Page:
Nestle is challenging Batchelors' dominance of the pasta snack
category with a £4 million relaunch campaign for its Snack Stop
McCann-Erickson has developed an integrated campaign, climaxing in a TV
spot breaking next week, which uses the former strongman Geoff Capes in
a tongue-in-cheek attack on the idea of instant snacks. Capes fronts a
campaign calling on the British public to save the traditional takeaway
from the threat posed by potted snacks such as Snack Stop.
A 60-second TV spot, which breaks on a satellite schedule on 1
September, opens with Capes addressing the viewer from across the
counter of a typical East End chippie.
After introducing himself as "Geoff Capes, former athlete and
strongman", he talks, in hushed serious tones, of a tragedy being played
out on the high street. The introduction of nutritious pasta snacks
means that "the chips could be down for the traditional takeaway".
Marching past curry houses, kebab shops and Chinese takeaways, Capes
soliloquises on the cultural loss that this would represent.
The ad includes a campaign song "Don't Take Away my Takeaway", and a
slogan: "snack off Snack Stop!", which is emblazoned on the side of an
ice-cream van. The advertisement closes with a link to the campaign
website, www.saveourtakeaways.com, which has been developed by KLP Euro
Capes has spent the last month drumming up awareness of an undisclosed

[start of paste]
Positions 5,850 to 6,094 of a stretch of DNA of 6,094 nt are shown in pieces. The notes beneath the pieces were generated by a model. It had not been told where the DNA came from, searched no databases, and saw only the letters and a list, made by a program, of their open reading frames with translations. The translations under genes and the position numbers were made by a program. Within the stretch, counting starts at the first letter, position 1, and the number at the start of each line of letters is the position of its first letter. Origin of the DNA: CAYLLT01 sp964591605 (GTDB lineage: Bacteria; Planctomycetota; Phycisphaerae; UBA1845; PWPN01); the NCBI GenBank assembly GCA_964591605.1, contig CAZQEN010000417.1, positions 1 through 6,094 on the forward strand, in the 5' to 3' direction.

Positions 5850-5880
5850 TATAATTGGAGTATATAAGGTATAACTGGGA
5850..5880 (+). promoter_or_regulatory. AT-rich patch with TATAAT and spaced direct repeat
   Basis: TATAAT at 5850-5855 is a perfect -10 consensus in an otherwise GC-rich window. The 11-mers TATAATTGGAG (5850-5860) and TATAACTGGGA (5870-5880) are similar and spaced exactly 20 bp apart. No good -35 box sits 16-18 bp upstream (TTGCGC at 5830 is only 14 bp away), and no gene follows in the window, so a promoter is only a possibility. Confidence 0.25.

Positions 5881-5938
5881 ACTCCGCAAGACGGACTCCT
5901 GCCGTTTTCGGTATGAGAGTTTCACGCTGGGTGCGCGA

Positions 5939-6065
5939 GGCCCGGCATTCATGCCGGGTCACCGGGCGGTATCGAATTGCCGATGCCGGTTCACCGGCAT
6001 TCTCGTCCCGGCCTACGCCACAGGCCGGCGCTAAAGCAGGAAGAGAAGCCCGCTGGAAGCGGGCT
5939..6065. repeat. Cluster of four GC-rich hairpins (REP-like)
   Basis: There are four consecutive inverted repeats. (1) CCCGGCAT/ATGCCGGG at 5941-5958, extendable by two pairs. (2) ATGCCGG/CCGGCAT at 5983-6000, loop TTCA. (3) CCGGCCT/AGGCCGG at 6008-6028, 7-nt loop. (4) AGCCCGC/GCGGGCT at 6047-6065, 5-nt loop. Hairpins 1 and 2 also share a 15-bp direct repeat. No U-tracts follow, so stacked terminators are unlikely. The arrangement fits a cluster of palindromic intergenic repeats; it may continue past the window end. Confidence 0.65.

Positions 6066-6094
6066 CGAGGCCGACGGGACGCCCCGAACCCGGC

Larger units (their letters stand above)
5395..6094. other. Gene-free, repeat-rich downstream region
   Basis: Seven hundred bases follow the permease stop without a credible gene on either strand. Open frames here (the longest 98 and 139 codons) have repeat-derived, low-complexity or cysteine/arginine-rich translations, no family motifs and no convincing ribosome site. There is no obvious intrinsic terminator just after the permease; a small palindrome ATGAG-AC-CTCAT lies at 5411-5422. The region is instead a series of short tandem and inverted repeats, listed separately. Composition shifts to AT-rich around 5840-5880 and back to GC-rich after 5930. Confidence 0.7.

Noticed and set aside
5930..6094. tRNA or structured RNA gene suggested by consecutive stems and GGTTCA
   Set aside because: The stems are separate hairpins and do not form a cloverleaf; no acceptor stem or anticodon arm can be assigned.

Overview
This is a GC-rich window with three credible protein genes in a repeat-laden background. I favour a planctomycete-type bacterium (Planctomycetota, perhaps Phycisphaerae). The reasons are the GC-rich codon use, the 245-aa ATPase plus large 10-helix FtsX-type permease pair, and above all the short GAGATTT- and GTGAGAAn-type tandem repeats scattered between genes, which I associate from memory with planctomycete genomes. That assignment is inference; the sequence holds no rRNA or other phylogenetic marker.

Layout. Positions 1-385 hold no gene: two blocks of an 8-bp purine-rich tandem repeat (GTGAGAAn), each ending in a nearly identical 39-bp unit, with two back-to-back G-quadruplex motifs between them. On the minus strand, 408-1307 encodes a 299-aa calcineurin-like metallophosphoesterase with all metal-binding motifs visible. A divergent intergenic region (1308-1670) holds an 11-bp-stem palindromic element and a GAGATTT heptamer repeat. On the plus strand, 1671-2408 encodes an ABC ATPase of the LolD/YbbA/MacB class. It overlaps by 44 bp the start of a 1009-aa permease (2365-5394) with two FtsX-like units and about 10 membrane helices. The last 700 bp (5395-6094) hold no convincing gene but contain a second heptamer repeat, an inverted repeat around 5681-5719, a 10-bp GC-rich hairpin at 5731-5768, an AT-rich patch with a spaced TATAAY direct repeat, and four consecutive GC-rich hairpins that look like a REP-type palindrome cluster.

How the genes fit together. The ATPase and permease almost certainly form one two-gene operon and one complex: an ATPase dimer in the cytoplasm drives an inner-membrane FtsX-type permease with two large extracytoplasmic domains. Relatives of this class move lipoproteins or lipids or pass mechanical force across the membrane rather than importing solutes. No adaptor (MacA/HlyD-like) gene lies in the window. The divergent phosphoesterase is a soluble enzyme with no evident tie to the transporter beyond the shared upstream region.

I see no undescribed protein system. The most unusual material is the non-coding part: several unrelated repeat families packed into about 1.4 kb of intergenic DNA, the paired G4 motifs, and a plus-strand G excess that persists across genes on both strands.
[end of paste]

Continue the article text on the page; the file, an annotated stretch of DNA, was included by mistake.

threat to UK takeaways through a spoof campaign involving appearances in
The Sun, The Mirror, Loaded, Radio 5 Live and Radio 4. In addition
23,000 support packs including in-store posters have been sent to
takeaways around the country. Additional print and poster ads will break
alongside the TV spot this week.
"We wanted to create an event rather than a campaign," the
McCann-Erickson creative director, Luke White said. "We don't know what
the backlash will be when media people find they've been duped but we
hope it'll add to the exposure."
Batchelors has pushed the boundaries for risque advertising in the
category, most noticeably with the toilet-themed ad for the Super Noodle
Vindaloo brand, which broke in June.
Batchelors this year upped its spend on SuperNoodles to £5.2
million as it aims to defend its leadership of the sector. The brand
currently has a 66.7 per cent share of the £35.4 million savoury
"It's aimed at people who have just left home and are cooking for
themselves but can't be bothered to do it," White said of the Snack Stop
"It's providing an alternative to popping into the chippie on your way
The Snack Stop ads were written by Rick Chant and Barney Hobson and
directed by Steve Bendelack. The production company was Baby. Media
planning and buying was by Universal McCann.